TULIP has expressed considerable concern at the spreading support for the BDS campaign against. Unions in a number of countries have decided to support the BDS campaign, these include: Australia, Canada, Ireland, Norway, Scotland and South Africa. It is this move, which threatens to isolate Israel and is already causing damage to the Israeli economy that has motivated the formation of TULIP, as the supporters of Israel within the labour movement realise that the growing support for the BDS campaign reflects the extent of revulvsion felt by ordinary people towards the actions of the IDF. TULIP attempts to overcome this by arguing that a boycott will undermine collaboration between Israeli and Palestinian unions and impact most on the weakest sections of society.

While its possible that a BDS will undermine collaboration, the campaign is supported by Palestinian unions. Equally importantly for collaboration to be anything more than co-option of Palestinian unions, it needs to be based on support for their struggle for justice. Finally while TULIP is totally opposed to the propose BDS campaign, it has no problem with the very real sanctions and blockade that has been applied to the Palestinian people for electing Hamas into government.

Hamas an Obstacle to Peace?
TULIP has made a number of statements arguing that Hamas is an obstacle to peace as it does not support the two state solution that was agreed to as part of the Oslo Accords. Contrary to TULIP’s claims, Hamas’s leadership have repeatedly stated that are they willing to accept a pause based on the formation of two sovereign states.

This was most recently reflected on May 9, when Hamas leader Khaled Meeshal, said the formation of a Palestinian state based on the pre-1967 borders as the basis of a long-term truce. Such a state which would include East Jerusalem as its capital, Israel’s settlements dismantled, the right of return for Palestinian refugees and full sovereignty over land, air and water. These are all issues that Israeli government, whether they have been led by Labor, Likud or Kadima have repeatedly refused.

In laying the blame for the lack of progress at the feat of Hamas, TULIP’s founders label Hamas as an extremist organisation which needs to be isolated. In labelling Hamas an extremist organisation they ignore Hamas’s continued willingness to explore negotiations with both other Palestinian organisations and with the Israeli government. Israel’s most recent assault on Gaza followed a 17 month cease, during which, according to the Israeli Intelligence & Terrorism Information Centre, Hamas did not launch a single rocket or mortar shell into Israel, this was despite the Israel failing to uphold its commitment to lift the blockade on Gaza.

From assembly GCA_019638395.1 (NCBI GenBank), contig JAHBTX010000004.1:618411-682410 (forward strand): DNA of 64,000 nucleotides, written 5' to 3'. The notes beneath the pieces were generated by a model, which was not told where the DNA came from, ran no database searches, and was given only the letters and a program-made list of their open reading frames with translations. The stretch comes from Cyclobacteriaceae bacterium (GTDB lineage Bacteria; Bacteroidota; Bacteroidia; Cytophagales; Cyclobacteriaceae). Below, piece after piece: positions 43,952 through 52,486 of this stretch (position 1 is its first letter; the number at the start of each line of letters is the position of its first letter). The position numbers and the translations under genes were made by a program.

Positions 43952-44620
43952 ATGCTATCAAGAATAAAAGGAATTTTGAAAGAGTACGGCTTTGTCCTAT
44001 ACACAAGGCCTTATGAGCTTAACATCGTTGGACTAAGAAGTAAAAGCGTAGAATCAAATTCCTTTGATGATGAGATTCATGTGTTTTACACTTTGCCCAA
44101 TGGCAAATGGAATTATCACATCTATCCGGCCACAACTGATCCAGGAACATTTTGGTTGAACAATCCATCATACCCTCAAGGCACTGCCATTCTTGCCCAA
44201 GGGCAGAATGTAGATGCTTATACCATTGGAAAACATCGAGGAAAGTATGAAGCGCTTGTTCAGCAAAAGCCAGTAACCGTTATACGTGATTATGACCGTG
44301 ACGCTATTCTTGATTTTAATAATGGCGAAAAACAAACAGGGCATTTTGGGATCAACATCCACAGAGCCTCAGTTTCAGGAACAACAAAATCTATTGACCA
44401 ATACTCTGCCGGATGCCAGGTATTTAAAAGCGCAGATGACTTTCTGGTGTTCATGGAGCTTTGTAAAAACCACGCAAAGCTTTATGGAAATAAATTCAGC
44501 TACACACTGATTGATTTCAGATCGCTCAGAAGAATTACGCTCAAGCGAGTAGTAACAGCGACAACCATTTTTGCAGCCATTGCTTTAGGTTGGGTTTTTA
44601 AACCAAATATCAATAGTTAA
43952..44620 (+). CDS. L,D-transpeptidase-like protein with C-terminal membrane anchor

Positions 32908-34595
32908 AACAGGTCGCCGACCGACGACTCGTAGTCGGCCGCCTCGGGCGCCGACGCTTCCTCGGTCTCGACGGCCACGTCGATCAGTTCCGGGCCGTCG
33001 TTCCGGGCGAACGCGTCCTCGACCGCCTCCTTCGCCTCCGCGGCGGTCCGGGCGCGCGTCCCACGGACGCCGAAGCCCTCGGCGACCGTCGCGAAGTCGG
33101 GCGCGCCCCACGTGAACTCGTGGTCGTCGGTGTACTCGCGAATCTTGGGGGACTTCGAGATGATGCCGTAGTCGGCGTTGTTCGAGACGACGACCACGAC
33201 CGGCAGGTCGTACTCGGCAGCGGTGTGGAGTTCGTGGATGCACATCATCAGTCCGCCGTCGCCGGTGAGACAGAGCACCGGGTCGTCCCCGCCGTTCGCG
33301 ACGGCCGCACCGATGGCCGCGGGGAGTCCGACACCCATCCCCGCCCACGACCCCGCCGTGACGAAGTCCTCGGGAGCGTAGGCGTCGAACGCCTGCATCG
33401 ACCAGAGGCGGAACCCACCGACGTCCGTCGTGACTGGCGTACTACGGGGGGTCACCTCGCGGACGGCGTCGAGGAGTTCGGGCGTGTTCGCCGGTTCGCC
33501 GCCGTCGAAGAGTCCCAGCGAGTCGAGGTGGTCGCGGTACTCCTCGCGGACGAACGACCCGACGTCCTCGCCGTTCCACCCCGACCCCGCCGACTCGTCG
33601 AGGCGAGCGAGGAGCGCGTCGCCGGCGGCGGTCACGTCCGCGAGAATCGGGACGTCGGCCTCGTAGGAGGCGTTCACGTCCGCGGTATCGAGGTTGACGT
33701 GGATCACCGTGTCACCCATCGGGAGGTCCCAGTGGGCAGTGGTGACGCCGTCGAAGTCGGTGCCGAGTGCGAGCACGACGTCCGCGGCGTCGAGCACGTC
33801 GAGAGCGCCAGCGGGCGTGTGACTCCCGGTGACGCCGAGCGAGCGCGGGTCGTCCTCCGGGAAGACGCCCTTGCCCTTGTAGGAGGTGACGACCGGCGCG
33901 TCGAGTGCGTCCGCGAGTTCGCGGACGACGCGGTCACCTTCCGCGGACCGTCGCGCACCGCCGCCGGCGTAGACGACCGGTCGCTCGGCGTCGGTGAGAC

While TULIP is highly critical of Hamas as block to peace, it has nothing to say with regard to Avigdor Lieberman and his Yisrael Bieteinu Party, only the Engage website has articles referring to Lieberman. Lieberman is now the foreign minister and deputy Prime Minister in Benjamin Netanyahu’s Likud lead government. Lieberman is on record for making a range of racist statements against Palestinians and Arabs in general, these include:

  • In 1998, Lieberman called for the flooding of Egypt by bombing the Aswan Dam in retaliation for Egyptian support for Yasser Arafat;
  • In 2001, as Minister of National Infrastructure, Lieberman proposed that the West Bank be divided into four cantons, with no central Palestinian government and no possibility for Palestinians to travel between the cantons;
  • In 2003, the Israeli daily Haaretz reported that Lieberman called for thousands of Palestinian prisoners held by Israel to be drowned in the Dead Sea and offered to provide the buses to take them there;
  • Also in May 2004, he said that 90 percent of Israel's 1.2 million Palestinian citizens would "have to find a new Arab entity" in which to live beyond Israel's borders. "They have no place here. They can take their bundles and get lost';
  • In May 2006, Lieberman called for the killing of Arab members of Knesset who meet with members of the Hamas-led Palestinian Authority.
TULIP’s claims of support for peace covers an attempt to mobilise support for Israeli oppression and undermine international solidarity with Palestine.

The only basis for a lasting peace in the region is justice for the Palestinians. To help achieve this, internal labour movement should give active solidarity with the Palestinian people — including by supporting the BDS campaign.


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Revitalising Labour attempts to reflect on efforts to rebuild the labour movement internationally, emphasising the role that left-wing political currents can play in this process. It welcomes contributions on union struggles, internal renewal processes within the labour movement and the struggle against capitalism and imperialism.